LeBron James worries about what might happen should his son have an encounter with police officers.
In a press conference on Monday, the reigning NBA champion defended athletes’ decisions to protest police brutality during the national anthem. He also told reporters he was afraid of how police officers might treat his 11-year-old son. “If my son calls me and says he’s been pulled over,” James said, “I’m not that confident that things are going to go well and my son is going to return home.”
James was taking questions at the Cleveland Cavaliers’ preseason media day. Amidst reflection on the team’s past season and preparation for the next, the four-time MVP was asked his opinion on national anthem protests by athletes like Colin Kaepernick. James said he plans to stand for the anthem, but deeply respects Kaepernick’s peaceful courage.
If my son calls me and says he’s been pulled over, I’m not that confident that things are going to go well and my son is going to return home.
“You have the right to voice your opinion, stand for your opinion, and he’s doing it in the most peaceful way I’ve seen someone do something,” James said. “What I do not like about the situation is the negative attention that has been thrown upon him from certain people, because it’s not deserved.”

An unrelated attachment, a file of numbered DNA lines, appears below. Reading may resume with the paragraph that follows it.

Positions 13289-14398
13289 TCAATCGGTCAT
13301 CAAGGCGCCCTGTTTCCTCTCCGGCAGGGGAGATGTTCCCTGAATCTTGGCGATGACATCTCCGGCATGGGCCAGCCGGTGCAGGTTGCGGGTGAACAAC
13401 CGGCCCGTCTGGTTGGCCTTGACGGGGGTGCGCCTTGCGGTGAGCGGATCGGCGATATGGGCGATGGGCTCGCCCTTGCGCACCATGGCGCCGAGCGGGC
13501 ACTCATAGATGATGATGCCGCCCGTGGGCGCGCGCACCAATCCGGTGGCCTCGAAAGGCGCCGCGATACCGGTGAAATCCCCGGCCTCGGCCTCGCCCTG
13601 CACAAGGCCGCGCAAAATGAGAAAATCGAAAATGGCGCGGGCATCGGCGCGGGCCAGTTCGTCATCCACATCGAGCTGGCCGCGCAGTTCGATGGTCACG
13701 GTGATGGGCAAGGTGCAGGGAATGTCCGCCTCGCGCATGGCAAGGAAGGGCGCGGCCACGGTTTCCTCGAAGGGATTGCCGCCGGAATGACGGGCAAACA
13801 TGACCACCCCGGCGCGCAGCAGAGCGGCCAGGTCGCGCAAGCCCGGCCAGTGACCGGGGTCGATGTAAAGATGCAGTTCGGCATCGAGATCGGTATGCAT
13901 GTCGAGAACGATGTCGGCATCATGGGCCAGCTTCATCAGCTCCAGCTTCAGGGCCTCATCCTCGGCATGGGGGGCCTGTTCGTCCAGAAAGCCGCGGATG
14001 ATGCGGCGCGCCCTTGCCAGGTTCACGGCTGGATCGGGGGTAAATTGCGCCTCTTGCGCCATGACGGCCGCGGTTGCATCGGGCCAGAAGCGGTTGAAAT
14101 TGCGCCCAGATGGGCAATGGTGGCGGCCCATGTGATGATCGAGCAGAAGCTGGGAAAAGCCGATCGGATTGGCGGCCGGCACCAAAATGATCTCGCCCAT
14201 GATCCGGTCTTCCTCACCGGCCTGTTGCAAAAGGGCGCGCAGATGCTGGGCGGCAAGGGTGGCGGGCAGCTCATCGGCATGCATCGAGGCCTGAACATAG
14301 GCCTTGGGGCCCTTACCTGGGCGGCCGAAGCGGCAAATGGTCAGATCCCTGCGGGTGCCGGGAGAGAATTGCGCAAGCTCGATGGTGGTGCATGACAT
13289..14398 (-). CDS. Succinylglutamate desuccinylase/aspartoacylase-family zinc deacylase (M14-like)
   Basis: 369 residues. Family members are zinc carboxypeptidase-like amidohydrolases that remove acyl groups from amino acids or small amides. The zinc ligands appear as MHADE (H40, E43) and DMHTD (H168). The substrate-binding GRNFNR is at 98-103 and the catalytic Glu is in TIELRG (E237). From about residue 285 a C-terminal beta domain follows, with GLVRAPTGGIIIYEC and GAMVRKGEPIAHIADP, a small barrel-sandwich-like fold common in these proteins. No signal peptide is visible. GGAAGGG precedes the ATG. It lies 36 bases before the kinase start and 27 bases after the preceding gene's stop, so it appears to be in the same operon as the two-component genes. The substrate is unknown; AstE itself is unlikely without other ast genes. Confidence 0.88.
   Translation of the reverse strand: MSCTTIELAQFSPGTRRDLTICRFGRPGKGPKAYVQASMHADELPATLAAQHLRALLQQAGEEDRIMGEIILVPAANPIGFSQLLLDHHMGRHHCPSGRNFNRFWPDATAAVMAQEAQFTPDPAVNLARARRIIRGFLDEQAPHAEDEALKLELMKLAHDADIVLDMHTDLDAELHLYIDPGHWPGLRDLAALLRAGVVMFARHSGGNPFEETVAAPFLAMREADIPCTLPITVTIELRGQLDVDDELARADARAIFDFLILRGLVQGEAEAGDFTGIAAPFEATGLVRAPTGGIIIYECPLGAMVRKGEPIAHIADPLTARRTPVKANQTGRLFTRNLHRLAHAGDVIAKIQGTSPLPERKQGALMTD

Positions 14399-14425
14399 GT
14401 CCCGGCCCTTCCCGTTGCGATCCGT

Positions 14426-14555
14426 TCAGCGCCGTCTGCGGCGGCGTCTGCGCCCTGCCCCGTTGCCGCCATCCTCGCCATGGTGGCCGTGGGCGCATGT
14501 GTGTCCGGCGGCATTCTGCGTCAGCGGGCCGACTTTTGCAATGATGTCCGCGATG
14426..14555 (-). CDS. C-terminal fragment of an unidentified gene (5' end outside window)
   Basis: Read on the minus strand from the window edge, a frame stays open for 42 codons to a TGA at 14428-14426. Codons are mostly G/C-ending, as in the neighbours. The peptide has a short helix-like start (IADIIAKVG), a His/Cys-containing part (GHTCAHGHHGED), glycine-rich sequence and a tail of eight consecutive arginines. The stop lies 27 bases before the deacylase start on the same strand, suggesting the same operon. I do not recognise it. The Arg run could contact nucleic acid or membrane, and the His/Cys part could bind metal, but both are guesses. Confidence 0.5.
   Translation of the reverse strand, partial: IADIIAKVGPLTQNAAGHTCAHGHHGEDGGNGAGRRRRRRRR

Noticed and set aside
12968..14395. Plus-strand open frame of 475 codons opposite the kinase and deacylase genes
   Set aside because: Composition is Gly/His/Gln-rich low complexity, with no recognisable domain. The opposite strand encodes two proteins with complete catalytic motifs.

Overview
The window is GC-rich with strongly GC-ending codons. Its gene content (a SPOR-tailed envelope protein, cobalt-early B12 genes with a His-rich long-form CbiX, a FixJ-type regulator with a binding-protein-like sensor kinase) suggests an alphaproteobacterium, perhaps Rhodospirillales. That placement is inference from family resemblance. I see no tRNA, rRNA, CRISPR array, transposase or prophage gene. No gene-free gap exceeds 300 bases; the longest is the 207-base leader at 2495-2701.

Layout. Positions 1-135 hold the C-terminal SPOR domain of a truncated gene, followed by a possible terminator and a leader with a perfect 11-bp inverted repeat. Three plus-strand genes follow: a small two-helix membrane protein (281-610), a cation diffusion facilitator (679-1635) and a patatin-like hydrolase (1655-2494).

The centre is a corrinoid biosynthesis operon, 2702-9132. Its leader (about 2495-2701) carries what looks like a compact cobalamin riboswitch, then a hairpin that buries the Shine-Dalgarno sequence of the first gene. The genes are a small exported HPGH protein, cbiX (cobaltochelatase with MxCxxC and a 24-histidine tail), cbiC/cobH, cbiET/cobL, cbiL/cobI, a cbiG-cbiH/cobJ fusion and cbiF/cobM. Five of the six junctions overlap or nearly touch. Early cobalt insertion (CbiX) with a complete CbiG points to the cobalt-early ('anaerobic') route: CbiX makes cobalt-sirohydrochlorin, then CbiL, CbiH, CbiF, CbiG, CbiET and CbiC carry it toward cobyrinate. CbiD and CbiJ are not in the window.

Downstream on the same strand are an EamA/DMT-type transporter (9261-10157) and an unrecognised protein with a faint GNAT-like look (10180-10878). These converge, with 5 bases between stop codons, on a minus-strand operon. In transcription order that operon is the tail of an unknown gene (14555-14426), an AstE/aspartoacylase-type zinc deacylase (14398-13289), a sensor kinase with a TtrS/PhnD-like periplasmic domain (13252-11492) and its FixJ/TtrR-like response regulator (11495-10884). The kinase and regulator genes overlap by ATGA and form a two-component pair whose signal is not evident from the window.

This isn’t the first time James has used his platform to spotlight police violence. Before a game against the Brooklyn Nets in 2014, James and his teammate Kyrie Irving warmed up in t-shirts reading “I Can’t Breathe” in support of Eric Garner, who was fatally strangled that summer by an NYPD officer who suspected Garner of illegally selling cigarettes.
Anticipating the possibility of protests—during the anthem or otherwise—once the 2016-17 season starts next month, the NBA and the National Basketball Players Association sent a memo to players indicating that the league and union were “working [on ways] to come together and take meaningful action.” Several players and coaches already have spoken out during the offseason on the topic of police shootings.